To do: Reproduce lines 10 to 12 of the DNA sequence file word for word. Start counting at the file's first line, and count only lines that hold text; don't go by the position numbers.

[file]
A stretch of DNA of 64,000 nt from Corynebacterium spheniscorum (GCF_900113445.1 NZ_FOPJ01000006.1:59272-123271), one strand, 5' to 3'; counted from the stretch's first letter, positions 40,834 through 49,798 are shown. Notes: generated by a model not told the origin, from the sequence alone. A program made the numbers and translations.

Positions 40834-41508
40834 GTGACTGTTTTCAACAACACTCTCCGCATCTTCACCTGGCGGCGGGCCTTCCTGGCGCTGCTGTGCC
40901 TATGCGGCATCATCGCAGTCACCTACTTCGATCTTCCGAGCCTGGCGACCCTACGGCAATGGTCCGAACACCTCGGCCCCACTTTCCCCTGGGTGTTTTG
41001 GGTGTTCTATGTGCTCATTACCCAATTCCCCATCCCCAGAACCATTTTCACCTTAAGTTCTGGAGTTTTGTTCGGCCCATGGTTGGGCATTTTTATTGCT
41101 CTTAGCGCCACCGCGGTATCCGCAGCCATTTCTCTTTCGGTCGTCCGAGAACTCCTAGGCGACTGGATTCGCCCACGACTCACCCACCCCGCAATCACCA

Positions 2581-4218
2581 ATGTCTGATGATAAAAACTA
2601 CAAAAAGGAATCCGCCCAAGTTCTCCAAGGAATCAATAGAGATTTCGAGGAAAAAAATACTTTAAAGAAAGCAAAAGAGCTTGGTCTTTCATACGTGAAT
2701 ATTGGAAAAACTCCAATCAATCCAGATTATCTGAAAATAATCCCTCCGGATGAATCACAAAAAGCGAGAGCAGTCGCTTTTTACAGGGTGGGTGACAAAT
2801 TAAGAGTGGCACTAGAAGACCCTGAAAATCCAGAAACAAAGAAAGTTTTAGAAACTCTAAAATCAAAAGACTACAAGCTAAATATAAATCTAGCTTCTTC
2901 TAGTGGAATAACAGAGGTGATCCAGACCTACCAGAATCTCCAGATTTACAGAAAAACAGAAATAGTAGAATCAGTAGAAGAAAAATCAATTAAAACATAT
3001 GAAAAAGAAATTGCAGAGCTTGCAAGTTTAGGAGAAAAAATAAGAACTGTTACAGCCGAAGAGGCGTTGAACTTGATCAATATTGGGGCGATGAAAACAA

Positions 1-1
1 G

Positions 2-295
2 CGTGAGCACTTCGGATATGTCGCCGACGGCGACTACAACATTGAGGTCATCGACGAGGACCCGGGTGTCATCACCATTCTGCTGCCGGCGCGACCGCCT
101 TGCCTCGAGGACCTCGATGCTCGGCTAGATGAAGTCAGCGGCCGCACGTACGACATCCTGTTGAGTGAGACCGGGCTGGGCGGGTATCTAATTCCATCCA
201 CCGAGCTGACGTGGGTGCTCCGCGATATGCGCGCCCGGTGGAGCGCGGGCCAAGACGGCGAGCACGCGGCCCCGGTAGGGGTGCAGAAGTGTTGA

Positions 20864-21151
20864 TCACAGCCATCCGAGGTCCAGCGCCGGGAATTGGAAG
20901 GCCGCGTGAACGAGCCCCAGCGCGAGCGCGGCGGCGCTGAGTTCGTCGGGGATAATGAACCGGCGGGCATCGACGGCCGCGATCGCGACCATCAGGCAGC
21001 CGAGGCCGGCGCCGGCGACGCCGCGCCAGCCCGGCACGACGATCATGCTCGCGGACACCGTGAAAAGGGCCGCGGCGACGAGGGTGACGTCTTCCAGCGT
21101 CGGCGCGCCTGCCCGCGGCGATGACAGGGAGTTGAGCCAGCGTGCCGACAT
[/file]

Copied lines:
2701 ATTGGAAAAACTCCAATCAATCCAGATTATCTGAAAATAATCCCTCCGGATGAATCACAAAAAGCGAGAGCAGTCGCTTTTTACAGGGTGGGTGACAAAT
2801 TAAGAGTGGCACTAGAAGACCCTGAAAATCCAGAAACAAAGAAAGTTTTAGAAACTCTAAAATCAAAAGACTACAAGCTAAATATAAATCTAGCTTCTTC
2901 TAGTGGAATAACAGAGGTGATCCAGACCTACCAGAATCTCCAGATTTACAGAAAAACAGAAATAGTAGAATCAGTAGAAGAAAAATCAATTAAAACATAT